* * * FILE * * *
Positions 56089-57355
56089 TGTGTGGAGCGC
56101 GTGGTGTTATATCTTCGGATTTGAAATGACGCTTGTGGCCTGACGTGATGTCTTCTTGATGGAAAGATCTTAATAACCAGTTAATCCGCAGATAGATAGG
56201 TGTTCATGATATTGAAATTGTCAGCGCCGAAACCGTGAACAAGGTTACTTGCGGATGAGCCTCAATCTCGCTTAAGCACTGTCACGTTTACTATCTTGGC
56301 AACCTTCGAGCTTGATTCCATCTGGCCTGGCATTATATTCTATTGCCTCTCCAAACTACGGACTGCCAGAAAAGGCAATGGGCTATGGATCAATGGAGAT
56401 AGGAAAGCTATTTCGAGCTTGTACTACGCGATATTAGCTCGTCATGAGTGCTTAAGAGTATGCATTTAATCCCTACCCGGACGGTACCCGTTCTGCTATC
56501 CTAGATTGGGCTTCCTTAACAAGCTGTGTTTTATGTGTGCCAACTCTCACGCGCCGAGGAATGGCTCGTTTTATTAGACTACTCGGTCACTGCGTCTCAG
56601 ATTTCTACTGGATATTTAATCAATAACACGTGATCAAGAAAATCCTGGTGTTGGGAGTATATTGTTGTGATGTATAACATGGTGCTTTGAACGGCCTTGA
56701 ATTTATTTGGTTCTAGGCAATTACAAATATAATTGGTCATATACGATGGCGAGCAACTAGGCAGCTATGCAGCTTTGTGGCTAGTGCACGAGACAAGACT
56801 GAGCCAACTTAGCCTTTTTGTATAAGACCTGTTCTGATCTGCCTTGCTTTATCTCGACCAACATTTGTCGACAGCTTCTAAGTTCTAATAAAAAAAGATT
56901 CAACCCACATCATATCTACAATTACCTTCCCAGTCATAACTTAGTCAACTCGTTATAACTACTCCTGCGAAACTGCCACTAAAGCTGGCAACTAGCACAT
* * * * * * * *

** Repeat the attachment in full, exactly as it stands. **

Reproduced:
Positions 56089-57355
56089 TGTGTGGAGCGC
56101 GTGGTGTTATATCTTCGGATTTGAAATGACGCTTGTGGCCTGACGTGATGTCTTCTTGATGGAAAGATCTTAATAACCAGTTAATCCGCAGATAGATAGG
56201 TGTTCATGATATTGAAATTGTCAGCGCCGAAACCGTGAACAAGGTTACTTGCGGATGAGCCTCAATCTCGCTTAAGCACTGTCACGTTTACTATCTTGGC
56301 AACCTTCGAGCTTGATTCCATCTGGCCTGGCATTATATTCTATTGCCTCTCCAAACTACGGACTGCCAGAAAAGGCAATGGGCTATGGATCAATGGAGAT
56401 AGGAAAGCTATTTCGAGCTTGTACTACGCGATATTAGCTCGTCATGAGTGCTTAAGAGTATGCATTTAATCCCTACCCGGACGGTACCCGTTCTGCTATC
56501 CTAGATTGGGCTTCCTTAACAAGCTGTGTTTTATGTGTGCCAACTCTCACGCGCCGAGGAATGGCTCGTTTTATTAGACTACTCGGTCACTGCGTCTCAG
56601 ATTTCTACTGGATATTTAATCAATAACACGTGATCAAGAAAATCCTGGTGTTGGGAGTATATTGTTGTGATGTATAACATGGTGCTTTGAACGGCCTTGA
56701 ATTTATTTGGTTCTAGGCAATTACAAATATAATTGGTCATATACGATGGCGAGCAACTAGGCAGCTATGCAGCTTTGTGGCTAGTGCACGAGACAAGACT
56801 GAGCCAACTTAGCCTTTTTGTATAAGACCTGTTCTGATCTGCCTTGCTTTATCTCGACCAACATTTGTCGACAGCTTCTAAGTTCTAATAAAAAAAGATT
56901 CAACCCACATCATATCTACAATTACCTTCCCAGTCATAACTTAGTCAACTCGTTATAACTACTCCTGCGAAACTGCCACTAAAGCTGGCAACTAGCACAT